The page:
The list of STIs is just about as long as the receipt you get at CVS after buying exactly one item (like, say, a pack of condoms). There are a lot of them, and the most common STI of them all? Human papillomavirus, or HPV, which if you're at CVS or anywhere really, begs the question, "Do condoms protect against HPV?"
Well, it's complicated. But before we get into that, there are a few things you should know about HPV. According to the Centers for Disease Control and Prevention, HPV is the most common STI of all, but did you know that about 79 million Americans are infected with HPV right now? Or that another 14 million get infected each year? I'm no math whiz, but those numbers don't look great.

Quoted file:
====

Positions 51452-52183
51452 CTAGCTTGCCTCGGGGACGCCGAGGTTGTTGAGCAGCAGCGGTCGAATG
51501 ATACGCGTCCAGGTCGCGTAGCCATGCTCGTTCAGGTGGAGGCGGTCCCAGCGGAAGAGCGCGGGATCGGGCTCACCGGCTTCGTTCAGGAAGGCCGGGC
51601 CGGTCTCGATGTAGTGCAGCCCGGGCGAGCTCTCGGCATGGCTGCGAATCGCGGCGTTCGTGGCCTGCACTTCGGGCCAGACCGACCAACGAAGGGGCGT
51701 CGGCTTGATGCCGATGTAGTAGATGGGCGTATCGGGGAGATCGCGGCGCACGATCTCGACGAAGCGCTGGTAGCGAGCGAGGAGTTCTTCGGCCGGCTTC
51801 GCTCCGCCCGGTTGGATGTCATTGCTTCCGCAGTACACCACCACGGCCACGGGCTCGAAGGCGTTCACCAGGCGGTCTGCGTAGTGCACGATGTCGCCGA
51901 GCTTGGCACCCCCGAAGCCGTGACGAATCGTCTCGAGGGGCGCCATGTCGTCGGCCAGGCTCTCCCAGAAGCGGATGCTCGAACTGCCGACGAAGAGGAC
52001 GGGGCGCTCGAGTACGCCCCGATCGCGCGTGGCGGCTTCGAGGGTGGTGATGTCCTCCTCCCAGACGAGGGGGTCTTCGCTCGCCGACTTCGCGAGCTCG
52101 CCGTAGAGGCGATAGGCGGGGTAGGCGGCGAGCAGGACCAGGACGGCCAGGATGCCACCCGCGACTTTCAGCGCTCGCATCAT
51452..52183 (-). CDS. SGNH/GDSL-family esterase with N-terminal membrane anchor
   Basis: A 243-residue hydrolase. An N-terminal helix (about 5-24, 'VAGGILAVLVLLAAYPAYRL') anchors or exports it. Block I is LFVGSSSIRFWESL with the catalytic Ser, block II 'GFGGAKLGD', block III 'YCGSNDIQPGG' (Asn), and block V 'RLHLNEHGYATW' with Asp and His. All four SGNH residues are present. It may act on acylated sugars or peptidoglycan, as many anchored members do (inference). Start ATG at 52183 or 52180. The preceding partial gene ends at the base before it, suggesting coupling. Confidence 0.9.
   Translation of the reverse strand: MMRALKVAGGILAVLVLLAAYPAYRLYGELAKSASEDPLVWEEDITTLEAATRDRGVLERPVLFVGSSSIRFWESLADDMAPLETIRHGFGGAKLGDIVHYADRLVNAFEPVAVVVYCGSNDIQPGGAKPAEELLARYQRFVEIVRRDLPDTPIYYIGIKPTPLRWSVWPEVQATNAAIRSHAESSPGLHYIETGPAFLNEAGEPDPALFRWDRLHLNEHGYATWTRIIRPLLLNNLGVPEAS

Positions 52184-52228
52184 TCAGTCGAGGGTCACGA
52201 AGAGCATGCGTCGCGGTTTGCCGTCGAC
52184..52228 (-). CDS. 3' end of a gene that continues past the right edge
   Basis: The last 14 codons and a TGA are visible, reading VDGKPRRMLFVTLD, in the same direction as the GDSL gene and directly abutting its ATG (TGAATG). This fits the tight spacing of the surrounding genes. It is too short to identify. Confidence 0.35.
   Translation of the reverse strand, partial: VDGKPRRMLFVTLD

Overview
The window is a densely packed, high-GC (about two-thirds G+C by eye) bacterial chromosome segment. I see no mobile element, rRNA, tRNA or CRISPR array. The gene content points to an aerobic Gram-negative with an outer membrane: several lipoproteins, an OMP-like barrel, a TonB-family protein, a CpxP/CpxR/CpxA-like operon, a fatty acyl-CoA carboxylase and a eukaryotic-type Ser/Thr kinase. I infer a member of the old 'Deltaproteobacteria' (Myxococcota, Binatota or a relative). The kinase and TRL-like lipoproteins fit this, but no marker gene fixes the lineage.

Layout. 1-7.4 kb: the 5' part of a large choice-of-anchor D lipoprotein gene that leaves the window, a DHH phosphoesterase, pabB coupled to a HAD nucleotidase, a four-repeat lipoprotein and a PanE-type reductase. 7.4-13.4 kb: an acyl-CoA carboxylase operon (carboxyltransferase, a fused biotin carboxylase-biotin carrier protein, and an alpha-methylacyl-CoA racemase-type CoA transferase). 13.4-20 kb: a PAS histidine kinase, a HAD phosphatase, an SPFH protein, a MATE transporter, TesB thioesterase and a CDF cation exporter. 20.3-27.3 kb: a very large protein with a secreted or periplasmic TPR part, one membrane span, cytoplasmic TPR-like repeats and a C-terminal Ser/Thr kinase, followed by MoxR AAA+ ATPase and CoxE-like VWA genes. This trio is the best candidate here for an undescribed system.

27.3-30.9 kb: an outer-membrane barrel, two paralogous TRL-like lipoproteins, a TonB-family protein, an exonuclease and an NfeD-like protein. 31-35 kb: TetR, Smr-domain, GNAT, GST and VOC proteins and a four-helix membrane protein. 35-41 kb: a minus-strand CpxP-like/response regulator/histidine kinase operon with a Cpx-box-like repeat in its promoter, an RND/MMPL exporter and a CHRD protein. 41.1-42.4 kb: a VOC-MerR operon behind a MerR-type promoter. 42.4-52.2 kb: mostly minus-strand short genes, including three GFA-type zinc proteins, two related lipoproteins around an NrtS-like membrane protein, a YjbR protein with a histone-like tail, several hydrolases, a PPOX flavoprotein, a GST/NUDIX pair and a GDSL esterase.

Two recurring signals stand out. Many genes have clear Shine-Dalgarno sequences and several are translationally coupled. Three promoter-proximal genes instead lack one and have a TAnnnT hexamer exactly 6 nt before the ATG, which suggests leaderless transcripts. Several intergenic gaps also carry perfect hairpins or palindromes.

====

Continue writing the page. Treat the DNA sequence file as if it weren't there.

Here's what they really mean: According to Planned Parenthood, there are about 100 types of HPV, and approximately 40 of them affect your genital area, including your vulva, vagina, cervix, rectum, and anus. It's spread through skin-to-skin contact, so basically, if you're sexually active, you can get HPV at some point in your life. Before you freak out, you should know that in most instances, HPV infections aren't super threatening and will usually go away on their own. In fact, STD expert Dr. H. Hunter Handsfield, Professor Emeritus of Medicine at the University of Washington Center for AIDS and STD, told Elite Daily, "For every one woman diagnosed, there are 10 that are undiagnosed. It's so common that it needs to be de-stigmatized."
You might be wondering, "If it's no big deal, why all the hype?" Well, at least 12 strains of HPV are considered high-risk HPV because they can lead to cancer — types 16 and 18, especially. In addition to cervical cancer, HPV can also cause cancer in your vulva, vagina, penis, anus, mouth, and throat.